Background: The cardiac correlates, if any, of N-terminal probrain natriuretic peptide (NT-proBNP) levels in septic and non-septic shock patients remain controversial. Methods: In the 38 septic and 22 non-septic shock patients in the transpulmonary thermodilution arm of a previous 2-center randomized controlled trial comparing pulmonary artery catheterization with transpulmonary thermodilution, serial (daily for 3 days) and paired measurements (n = 145) were obtained of NT-proBNP and transpulmonary dilution variables as global ejection fraction (GEF), left ventricular preload-recruitable stroke work (PRSW) and diastolic compliance. Results: Elevated NT-proBNP inversely related to low GEF and PRSW in pooled data (r = -0.45, P < 0.001). The 72 h course of NT-proBNP was inversely associated with PRSW, independent of age, gender, creatinine, norepinephrine treatment and diastolic compliance, without differences between septic and non-septic shock. Over the 72 h study period, NT-proBNP levels were higher in 28 day non-survivors than survivors, independent of type of shock and disease severity. Conclusions: In septic and non-septic shock, NT-proBNP elevations reflect systolic left ventricular dysfunction and are associated with a poor outcome. They may help recognition of cardiac dysfunction in shock and its management when invasive hemodynamic monitoring is not yet instituted.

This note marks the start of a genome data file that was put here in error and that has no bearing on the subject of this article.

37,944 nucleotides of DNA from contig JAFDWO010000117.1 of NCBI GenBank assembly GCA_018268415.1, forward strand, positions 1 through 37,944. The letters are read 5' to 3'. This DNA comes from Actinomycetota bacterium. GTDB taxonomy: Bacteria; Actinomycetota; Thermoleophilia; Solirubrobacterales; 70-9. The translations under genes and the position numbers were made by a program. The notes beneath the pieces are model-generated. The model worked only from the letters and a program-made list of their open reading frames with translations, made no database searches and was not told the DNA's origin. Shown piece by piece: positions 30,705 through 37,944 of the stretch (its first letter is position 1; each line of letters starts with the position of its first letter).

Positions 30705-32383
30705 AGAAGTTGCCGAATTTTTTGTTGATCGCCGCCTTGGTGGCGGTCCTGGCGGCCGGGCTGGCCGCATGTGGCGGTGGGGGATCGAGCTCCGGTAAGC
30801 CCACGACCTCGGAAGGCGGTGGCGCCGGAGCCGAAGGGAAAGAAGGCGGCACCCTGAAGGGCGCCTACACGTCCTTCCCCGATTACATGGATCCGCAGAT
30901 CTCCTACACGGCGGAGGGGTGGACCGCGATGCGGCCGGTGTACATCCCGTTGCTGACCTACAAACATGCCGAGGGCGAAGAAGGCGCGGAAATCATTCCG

Cardiac function, Natriuretic peptides, Renal function, Sepsis, Shock, Transpulmonary thermodilution,
IJC Metabolic and Endocrine
Department of Intensive Care

Groeneveld, A.B.J, & Trof, R.J. (2016). N-terminal-pro-brain natriuretic peptide elevations in the course of septic and non-septic shock reflect systolic left ventricular dysfunction assessed by transpulmonary thermodilution. IJC Metabolic and Endocrine, 10, 30–35. doi:10.1016/j.ijcme.2016.01.002